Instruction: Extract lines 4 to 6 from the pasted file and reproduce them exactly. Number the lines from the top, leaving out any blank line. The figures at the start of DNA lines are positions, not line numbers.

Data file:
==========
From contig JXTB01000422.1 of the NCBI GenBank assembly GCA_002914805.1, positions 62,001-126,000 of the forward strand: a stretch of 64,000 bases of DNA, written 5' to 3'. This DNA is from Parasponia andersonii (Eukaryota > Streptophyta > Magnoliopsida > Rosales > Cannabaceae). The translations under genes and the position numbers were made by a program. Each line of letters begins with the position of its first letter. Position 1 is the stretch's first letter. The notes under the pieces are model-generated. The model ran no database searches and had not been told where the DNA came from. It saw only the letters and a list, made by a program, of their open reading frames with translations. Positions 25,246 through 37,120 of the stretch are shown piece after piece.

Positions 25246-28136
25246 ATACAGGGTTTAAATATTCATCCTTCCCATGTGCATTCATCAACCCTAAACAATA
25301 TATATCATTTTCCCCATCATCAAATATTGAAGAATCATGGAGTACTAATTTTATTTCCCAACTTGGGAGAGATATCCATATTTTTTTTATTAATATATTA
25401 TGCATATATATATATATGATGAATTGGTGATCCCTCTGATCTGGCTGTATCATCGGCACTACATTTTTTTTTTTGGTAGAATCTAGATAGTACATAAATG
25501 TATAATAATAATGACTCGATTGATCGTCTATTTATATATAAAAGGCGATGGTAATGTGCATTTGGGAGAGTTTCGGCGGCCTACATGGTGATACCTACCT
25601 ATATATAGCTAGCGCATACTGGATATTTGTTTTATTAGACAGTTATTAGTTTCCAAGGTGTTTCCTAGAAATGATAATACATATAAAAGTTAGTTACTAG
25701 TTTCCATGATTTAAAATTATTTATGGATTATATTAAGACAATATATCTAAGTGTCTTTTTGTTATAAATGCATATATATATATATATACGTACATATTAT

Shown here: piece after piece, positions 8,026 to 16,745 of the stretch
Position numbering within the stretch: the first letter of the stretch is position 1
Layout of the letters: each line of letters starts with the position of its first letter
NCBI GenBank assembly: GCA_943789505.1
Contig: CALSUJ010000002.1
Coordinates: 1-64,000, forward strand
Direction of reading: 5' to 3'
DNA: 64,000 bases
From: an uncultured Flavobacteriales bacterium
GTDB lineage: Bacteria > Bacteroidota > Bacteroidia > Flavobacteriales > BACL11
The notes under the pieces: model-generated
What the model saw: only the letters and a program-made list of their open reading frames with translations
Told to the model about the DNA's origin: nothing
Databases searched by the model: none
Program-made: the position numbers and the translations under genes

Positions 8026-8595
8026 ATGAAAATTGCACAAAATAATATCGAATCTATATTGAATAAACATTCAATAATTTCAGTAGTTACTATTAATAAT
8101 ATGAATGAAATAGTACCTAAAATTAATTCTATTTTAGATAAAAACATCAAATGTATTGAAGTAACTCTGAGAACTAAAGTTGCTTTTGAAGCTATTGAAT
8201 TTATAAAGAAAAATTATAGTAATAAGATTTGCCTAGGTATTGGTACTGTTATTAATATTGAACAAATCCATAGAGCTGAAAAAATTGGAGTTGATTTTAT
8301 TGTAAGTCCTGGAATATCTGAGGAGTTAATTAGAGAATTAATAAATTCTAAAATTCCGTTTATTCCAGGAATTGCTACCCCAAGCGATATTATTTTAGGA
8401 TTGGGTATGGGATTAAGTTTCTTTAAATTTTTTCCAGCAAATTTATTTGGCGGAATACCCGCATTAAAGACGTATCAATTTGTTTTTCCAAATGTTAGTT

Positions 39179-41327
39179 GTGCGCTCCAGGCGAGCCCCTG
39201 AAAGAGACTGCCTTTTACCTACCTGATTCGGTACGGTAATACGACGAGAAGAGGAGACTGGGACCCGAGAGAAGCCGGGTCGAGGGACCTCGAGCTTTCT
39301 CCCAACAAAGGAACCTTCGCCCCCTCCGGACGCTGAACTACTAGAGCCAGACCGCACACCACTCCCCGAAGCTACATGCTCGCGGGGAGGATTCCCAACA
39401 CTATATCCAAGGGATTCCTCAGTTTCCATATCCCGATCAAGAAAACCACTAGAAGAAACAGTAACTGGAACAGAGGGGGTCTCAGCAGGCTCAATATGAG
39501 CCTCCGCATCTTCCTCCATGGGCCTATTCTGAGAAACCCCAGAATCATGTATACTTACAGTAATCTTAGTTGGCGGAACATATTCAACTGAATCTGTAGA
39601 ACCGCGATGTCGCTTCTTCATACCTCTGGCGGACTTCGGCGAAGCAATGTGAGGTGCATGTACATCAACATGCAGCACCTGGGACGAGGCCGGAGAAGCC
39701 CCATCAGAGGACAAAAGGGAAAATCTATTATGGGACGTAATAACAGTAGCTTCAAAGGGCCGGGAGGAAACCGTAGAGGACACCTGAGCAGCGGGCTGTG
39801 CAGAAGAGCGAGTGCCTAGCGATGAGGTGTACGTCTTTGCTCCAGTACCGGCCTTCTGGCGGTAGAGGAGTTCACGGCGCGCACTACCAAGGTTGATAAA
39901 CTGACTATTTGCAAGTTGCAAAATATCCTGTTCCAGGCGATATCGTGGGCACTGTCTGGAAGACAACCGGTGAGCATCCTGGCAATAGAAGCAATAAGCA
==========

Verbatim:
25301 TATATCATTTTCCCCATCATCAAATATTGAAGAATCATGGAGTACTAATTTTATTTCCCAACTTGGGAGAGATATCCATATTTTTTTTATTAATATATTA
25401 TGCATATATATATATATGATGAATTGGTGATCCCTCTGATCTGGCTGTATCATCGGCACTACATTTTTTTTTTTGGTAGAATCTAGATAGTACATAAATG
25501 TATAATAATAATGACTCGATTGATCGTCTATTTATATATAAAAGGCGATGGTAATGTGCATTTGGGAGAGTTTCGGCGGCCTACATGGTGATACCTACCT